Safe on the Riptide, lulled by the waves, the war and its nightmares seemed a long way away. When asked about it, Cody told people he hardly remembered, it seemed like a dream, like something that had happened to someone else.
Cody lied. They both remembered.
And they both still dreamed.
Nick, after a tough case, when he’d had to use his weapon, when he’d been separated from Cody. Sometimes a chopper in the jungle; a few times, for variety, gunfire in L.A.; but mostly, usually, the crushing heat and strange glassy light of that day in Saigon.
Now, so many years later, they’d learned to rely on each other in the night. Cody’d used a wet towel a couple of times, when Nick was deep under, but he’d never thrown a glass of water again. Nick, for his part, knew - knew that Cody was there, somewhere on the other side.
Cody, a lighter sleeper, woke easy from his dreams, clung to Nick wordless, big-eyed, a kid in the jungle all over again.
That same kid Nick had lost his heart to fifteen years before.
“I think dreams are really very boss,” Murray declared as they entered the salon.
Nick and Cody exchanged an exasperated glance, and Nick went to pour coffee. They both felt like they’d been tricked - Murray had shepherded them along to a seminar on the meaning of dreams in the guise of checking out a lead on a missing man.
“Maybe so, but I don’t feel like we’re any closer to tracking down George Perrin,” Cody said, perching his butt on the edge of the table. “What were we supposed to get out of that seminar, anyhow?”
“Oh. Oh! Well, Sarah Perrin’s been dreaming about lemon trees and chickens for a month - ever since George disappeared. So I thought if we figured out what that meant, maybe we’d get a lead.”
“”Right,” Nick drawled, coming to Cody’s side and handing him a cup of coffee. “So a bunch of chickens mean he headed north, and the lemon tree means he’s holed up in a two-bit motel with some girl ten years younger than his wife?”
“Wow, Nick! Did you figure that out at the seminar? I must have missed that part. That’s very boss!”
Nick rolled his eyes. “No, Boz. No, I didn’t figure that out. I made it up right there, but it’s about as plausible as your theory about the lemon tree, you know?”
Murray looked crushed. “Aw, c’mon, guys. Everyone knows dreams carry hidden meanings. One time I was ten and I kept dreaming about a skateboard, you know, being able to ride it and do tricks, and everything? And then Christmas came and do you know what?”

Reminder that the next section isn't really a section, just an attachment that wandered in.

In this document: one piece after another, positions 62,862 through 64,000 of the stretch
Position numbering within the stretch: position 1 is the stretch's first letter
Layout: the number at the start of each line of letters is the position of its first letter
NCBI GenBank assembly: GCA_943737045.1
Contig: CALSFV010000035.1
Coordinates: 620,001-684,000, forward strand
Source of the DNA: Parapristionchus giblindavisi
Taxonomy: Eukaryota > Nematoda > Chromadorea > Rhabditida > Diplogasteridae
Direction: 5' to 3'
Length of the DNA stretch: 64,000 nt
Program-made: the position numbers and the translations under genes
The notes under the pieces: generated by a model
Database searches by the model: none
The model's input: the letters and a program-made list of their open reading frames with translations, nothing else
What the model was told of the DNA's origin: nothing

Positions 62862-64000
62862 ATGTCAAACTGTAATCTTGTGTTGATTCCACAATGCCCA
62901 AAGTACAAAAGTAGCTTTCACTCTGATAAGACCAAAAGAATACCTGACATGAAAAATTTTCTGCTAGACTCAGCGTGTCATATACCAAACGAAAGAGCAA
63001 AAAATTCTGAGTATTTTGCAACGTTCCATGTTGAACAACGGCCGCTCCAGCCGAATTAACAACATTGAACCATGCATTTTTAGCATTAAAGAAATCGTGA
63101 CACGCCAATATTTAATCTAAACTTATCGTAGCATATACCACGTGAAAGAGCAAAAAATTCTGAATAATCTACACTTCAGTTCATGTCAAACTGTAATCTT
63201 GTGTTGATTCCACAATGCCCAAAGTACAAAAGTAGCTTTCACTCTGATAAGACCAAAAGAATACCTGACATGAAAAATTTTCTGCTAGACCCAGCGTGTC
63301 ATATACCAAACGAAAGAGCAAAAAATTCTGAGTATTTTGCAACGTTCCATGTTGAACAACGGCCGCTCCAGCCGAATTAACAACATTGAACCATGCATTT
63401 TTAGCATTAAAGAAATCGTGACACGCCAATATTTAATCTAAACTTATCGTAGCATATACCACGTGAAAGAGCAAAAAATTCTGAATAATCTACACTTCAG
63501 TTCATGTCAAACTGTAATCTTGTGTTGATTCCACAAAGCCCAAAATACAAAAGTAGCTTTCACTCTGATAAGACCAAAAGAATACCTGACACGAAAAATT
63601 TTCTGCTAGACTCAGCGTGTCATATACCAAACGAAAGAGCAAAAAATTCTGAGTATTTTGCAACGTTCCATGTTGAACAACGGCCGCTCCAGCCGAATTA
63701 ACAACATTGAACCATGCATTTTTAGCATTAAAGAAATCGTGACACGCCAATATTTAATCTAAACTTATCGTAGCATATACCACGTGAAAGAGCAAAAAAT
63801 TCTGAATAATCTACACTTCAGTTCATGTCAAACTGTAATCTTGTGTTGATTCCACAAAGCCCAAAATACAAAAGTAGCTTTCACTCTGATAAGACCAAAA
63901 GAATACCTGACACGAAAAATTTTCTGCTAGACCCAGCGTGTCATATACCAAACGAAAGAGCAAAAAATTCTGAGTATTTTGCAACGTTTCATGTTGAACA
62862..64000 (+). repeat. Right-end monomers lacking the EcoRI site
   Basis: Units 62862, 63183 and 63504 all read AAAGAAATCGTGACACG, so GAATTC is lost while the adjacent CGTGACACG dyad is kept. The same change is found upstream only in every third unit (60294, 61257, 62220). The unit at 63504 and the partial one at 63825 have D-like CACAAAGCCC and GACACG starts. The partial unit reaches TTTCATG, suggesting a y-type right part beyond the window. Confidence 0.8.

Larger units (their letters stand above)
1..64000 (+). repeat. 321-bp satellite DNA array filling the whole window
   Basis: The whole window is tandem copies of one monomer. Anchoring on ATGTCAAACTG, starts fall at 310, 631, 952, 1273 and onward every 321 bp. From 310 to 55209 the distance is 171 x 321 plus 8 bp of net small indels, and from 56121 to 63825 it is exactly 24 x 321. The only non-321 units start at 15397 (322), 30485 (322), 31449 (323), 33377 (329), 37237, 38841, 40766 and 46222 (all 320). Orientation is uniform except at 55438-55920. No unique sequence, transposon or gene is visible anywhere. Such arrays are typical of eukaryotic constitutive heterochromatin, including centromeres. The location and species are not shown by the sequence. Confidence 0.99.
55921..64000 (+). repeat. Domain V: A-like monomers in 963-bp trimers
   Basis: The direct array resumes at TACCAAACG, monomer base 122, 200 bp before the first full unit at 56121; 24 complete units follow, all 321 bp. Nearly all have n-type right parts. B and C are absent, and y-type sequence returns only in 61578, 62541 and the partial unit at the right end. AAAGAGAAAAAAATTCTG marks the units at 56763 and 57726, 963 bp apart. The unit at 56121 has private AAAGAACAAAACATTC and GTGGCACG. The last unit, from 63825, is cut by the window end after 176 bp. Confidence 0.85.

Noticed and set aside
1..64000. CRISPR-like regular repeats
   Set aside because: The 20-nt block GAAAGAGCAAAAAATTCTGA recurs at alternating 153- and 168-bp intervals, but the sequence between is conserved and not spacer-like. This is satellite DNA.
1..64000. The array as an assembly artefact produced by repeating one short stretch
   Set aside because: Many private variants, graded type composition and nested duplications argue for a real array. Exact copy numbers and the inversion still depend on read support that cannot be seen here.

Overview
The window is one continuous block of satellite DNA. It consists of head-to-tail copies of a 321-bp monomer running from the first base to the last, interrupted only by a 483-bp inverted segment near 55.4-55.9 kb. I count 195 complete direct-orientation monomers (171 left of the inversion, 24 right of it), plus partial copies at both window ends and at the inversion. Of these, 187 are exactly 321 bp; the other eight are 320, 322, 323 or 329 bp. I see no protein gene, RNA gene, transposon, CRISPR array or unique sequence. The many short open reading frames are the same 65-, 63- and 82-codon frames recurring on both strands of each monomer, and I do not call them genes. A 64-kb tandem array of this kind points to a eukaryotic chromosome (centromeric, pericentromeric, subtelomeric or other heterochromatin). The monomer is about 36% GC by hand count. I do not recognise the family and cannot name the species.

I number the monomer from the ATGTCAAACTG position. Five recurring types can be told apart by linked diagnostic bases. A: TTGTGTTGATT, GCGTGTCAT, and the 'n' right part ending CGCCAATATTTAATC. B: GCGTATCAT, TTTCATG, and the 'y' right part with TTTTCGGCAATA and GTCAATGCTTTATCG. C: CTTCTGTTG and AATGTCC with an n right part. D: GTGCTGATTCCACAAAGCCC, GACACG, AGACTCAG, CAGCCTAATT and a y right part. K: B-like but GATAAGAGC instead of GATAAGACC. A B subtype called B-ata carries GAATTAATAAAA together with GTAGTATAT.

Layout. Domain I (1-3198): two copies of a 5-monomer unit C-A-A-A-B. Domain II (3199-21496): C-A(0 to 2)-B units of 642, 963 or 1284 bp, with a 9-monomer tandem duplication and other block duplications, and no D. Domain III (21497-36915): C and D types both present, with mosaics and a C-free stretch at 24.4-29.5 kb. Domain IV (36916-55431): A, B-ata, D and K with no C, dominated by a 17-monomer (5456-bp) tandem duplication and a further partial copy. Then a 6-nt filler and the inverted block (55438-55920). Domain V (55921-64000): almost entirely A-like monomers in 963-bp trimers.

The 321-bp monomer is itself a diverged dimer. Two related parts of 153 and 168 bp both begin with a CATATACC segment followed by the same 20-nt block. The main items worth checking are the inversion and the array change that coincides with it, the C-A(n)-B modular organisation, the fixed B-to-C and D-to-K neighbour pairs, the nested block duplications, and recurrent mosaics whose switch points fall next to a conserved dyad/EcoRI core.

“You got a skateboard,” Nick said impatiently. “We get it. But - “
“No,” Murray said in triumph. “That’s the thing! Dreams don’t mirror real life, it’s all about meanings! I got a puppy, and Melba got a bike. But I trained that puppy to do all kinds of tricks!”
Nick and Cody looked at each other. “Uh, right,” Cody said. “I think me and Nick are gonna leave the dream interpretation to you, okay, pal?”
“Recurring dreams are particularly important.” Murray wasn’t to be put off so easily. “Nowadays I sometimes dream about a particular set of equations and their meaning. The trouble is they don’t exist! I’ve tried recreating them while I’m awake but I just can’t figure it out.”
“So does that mean you’re finally getting your skateboard?”
“That’s a good one, Nick!” Murray laughed uproariously. “No, it usually means I’m missing something obvious - either in the code for a new game or maybe in a case. Isn’t that boss? What about you, Nick? Do you have any recurring dreams?”
Nick put his coffee cup down hard, spilling some over the side. “No,” he said harshly. “I dream about choppers.” He turned and took the steps to the galley two at a time.
Downstairs, he grabbed a cloth and stood, leaning on the counter, breathing deep.
“ - about the war,” he heard Cody’s voice from above. “Nothing he wants to talk about, okay, Murray?”
Nick forced Saigon back in its box, and went back up to the salon. He wiped the table, put the cloth down, perched his butt beside Cody’s and shamelessly leaned on his partner. “So,” he said conversationally. “Have you figured out what those lemon trees mean yet, Boz?”